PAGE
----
In May 2015 Ive’s title was changed to chief design officer, Dye debuted as vice president of User Interface Design and Haworth was named vice president of Industrial Design. At the time it was announced that Ive would hand over “day-to-day managerial responsibilities” for industrial and UI [user interface] design to Howarth and Dye.
Howarth joined Apple in 1996 and has been involved in the design of nearly every Apple product since the original iMac. He’s led the design of each generation of iPhone and most recently, Apple Watch. As head of the Industrial Design group, he leads a multinational team of designers, CAD sculptors and model makers responsible for creating and imagining the future of Apple products. Howarth holds a bachelor’s degree in Industrial Design from Ravensbourne.
Dye joined Apple in 2006 as creative director with the Marketing Communications team, following previous design lead roles at Kate Spade and Ogilvy & Mather. Before joining the User Interface team, he led global design efforts across all aspects of communications, from identity and packaging, through retail and interactive experiences.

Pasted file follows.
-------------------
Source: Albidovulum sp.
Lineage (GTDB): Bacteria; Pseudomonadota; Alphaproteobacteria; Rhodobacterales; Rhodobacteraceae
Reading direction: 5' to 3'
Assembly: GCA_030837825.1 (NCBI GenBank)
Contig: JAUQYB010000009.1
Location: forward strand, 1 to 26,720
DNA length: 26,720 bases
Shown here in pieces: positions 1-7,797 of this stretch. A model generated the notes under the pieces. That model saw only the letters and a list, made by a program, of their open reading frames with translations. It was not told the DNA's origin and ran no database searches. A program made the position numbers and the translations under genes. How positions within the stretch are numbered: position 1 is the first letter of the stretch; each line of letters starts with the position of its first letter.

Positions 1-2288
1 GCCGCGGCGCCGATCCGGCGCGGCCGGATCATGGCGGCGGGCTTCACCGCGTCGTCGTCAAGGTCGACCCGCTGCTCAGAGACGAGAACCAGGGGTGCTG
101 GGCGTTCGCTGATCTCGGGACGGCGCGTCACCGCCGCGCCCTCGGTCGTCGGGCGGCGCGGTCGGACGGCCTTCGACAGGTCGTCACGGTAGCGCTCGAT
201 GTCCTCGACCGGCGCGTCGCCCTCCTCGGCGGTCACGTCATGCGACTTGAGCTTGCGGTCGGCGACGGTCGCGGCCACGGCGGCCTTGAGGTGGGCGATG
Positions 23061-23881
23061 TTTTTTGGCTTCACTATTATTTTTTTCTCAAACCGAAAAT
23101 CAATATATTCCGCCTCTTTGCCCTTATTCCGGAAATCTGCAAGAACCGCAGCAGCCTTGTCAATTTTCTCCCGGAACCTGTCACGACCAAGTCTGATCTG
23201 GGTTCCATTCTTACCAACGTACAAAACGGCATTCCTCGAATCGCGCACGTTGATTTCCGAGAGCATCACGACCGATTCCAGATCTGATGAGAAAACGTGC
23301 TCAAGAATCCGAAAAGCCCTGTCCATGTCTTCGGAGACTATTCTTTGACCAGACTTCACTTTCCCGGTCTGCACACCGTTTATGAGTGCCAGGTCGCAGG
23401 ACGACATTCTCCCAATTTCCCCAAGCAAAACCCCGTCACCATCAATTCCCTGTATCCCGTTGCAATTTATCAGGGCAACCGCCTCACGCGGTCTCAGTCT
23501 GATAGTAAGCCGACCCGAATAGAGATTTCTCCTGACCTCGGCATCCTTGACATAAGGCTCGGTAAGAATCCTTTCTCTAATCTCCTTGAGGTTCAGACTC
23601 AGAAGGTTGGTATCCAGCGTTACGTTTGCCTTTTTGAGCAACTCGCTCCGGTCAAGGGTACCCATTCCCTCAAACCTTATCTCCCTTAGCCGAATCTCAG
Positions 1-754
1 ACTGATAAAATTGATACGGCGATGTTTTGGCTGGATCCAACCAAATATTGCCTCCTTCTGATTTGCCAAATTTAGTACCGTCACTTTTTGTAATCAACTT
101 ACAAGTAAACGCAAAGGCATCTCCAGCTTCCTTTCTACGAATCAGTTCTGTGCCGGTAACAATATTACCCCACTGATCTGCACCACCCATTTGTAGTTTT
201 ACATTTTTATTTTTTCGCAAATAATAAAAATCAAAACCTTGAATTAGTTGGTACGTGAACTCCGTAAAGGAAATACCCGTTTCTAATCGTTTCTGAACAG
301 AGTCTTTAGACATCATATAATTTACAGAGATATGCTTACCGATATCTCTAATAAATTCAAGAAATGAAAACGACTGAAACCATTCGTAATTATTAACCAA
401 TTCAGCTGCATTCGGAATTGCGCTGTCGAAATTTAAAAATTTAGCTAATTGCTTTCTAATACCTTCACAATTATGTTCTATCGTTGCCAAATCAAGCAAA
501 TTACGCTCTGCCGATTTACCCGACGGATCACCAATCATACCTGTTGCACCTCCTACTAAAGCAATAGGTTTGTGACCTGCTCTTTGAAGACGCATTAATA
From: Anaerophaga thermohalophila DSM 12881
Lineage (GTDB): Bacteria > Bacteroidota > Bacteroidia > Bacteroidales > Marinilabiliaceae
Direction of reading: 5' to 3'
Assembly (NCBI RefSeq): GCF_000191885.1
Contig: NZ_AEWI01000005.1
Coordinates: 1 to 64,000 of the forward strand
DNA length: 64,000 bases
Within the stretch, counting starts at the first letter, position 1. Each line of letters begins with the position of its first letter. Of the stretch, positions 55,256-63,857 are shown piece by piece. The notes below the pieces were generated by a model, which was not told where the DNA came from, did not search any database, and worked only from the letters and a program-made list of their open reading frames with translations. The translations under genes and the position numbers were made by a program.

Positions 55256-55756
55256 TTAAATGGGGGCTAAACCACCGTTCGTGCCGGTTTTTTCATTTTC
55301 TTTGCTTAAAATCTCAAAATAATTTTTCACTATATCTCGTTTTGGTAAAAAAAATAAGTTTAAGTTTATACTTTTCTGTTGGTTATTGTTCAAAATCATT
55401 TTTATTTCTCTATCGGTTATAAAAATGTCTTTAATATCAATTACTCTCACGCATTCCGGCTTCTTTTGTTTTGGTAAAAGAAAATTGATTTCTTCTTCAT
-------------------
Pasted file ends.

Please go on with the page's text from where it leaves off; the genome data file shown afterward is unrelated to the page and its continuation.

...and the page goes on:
In 2012, Dye joined Ive’s team to lead the User Interface group responsible for the design of iOS 7, iOS 8 and watchOS. He graduated from Syracuse University with a Bachelor of Fine Arts in Communications Design.
Since 2015 the design teams reported to Dye and Howarth, who reported to Tim Cook. Now they once again report to Ive now that the new campus — which apparently occupied a lot of his time — is finished, according to Gurman.
It’s uncertain what caused the shake-up or what Dye and Howarth will be doing now. AppleInsider says that both “are presumably still with the company, but it's unknown how their roles may have shifted if Ive is jumping back into the fray.”
However, Apple spokesperson Amy Bessette told “Bloomberg” that “with the completion of Apple Park, Apple’s design leaders and teams are again reporting directly to Jony Ive, who remains focused purely on design.”